This photo was taken April 14th, 1968. My family lived in Tolar, Texas while Dad was keeping us safe from the Communists in Vietnam. It was a beautiful Easter Sunday and we had big plans that day. However, the story actually begins in 1962 when I was in the first grade in San Antonio.
One day when I was walking home from school a brown dachshund followed me. The backyard of our house, protected by a small picket fence, opened into an alley where the garage was. I would walk through the alley to get home and that’s where the dog found me. She was obviously hungry. So I coaxed her into the backyard and went into the house to get her something to eat. I found some bologna in the fridge and took it out to her and she quickly gobbled it up. I told my mother, who was taking care of my younger brother, Mardy, that a dog had followed me home and she went to look at the forlorn weenie, who had thrown-up the bologna. My mother said she looked sad like Greta Garbo. I asked her if we could keep the dog since she obviously didn’t have an owner because she was starved and she followed me home and my mother, resisting at first, said, if she was still there the next morning we could keep her. So I promptly walked to the back gate and locked it. We (Mom) named the dog Greta.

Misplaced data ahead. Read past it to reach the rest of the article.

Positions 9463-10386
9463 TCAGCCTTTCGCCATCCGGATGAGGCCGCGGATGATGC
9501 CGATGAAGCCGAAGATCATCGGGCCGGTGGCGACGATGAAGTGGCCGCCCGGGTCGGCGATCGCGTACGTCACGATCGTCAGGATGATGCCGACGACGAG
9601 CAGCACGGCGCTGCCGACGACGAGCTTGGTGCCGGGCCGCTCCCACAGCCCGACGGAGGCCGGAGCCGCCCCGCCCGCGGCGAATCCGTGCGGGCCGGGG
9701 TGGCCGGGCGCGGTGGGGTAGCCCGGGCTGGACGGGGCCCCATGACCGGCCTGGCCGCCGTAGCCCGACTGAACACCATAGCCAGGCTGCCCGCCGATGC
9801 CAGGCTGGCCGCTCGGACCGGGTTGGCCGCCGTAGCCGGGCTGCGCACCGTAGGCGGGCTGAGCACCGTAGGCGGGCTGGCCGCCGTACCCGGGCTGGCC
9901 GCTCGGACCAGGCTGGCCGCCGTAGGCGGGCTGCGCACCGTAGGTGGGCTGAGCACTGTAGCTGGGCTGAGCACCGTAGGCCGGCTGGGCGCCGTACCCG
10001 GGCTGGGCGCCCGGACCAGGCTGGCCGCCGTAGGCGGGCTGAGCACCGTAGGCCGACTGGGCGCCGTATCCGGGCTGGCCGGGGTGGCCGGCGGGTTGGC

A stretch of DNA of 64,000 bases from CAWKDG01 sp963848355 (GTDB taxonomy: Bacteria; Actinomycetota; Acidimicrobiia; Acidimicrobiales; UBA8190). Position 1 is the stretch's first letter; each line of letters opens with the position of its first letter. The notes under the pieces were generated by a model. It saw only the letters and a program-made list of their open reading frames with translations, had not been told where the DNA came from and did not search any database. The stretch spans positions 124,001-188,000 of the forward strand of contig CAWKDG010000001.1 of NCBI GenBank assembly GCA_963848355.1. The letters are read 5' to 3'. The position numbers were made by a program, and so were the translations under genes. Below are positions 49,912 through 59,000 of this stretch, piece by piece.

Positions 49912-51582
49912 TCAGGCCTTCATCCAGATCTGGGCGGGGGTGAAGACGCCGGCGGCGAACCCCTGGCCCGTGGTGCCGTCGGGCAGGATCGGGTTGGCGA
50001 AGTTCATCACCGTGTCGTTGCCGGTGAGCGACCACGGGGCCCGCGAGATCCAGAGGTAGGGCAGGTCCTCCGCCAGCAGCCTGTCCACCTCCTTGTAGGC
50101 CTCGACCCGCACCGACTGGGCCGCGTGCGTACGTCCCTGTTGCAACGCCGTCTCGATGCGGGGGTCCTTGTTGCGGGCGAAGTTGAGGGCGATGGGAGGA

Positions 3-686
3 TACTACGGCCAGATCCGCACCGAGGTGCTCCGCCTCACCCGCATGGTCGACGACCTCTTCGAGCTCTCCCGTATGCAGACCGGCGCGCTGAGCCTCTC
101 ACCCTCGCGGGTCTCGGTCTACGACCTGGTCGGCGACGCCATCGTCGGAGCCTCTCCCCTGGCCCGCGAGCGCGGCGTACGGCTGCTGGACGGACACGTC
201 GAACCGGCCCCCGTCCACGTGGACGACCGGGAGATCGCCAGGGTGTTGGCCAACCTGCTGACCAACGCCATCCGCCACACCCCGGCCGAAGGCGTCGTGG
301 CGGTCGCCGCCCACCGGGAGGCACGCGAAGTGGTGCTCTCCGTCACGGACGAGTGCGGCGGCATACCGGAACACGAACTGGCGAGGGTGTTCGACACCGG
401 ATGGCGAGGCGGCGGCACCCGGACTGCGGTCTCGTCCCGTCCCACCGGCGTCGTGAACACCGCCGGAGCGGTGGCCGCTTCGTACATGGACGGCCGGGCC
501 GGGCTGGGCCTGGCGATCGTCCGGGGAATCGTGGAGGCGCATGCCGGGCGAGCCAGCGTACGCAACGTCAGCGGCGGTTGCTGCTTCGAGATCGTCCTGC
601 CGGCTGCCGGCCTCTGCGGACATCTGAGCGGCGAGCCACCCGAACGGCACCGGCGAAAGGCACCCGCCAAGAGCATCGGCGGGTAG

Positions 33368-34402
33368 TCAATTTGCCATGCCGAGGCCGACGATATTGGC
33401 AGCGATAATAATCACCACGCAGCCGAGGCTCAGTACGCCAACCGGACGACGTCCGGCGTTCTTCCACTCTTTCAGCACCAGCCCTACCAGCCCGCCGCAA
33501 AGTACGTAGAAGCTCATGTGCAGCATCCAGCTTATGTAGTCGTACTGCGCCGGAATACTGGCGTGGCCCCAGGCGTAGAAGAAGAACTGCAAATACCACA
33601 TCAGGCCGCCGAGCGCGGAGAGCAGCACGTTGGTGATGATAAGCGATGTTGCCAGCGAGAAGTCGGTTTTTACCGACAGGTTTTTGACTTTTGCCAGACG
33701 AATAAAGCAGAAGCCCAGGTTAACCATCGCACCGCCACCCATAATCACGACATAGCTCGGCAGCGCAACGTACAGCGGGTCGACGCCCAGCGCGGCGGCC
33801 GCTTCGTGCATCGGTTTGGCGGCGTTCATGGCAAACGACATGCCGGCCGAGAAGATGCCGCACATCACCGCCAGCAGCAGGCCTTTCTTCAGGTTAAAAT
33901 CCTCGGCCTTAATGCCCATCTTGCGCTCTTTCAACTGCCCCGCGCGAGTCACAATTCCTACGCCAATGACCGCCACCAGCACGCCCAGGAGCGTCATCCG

So on Easter Sunday in 1968, Mom, my brother, Mardy, my sister, Sarah, and I were sitting under the big pecan tree in our front yard. Later that year at Christmas we would pick up the pecans and sell them at a local store for Christmas present money. Money was very tight because back then there wasn’t online banking so Dad literally sent us money from Vietnam, which wasn’t at all timely or necessarily sufficient, so that pecan tree was a gift from God. A little more than a week before Easter Martin Luther King had been murdered. The Memorial was to be held that day and I remember hearing about it on tv. In fact, I was watching tv during the Tet Offensive a couple months before and remember seeing terrifying images of dead and wounded soldiers in Vietnam, even images where Dad was stationed at Da Nang. But on that beautiful Sunday we weren’t watching tv. We were waiting for special visitors to arrive. However, this part of the story actually continues in 1962.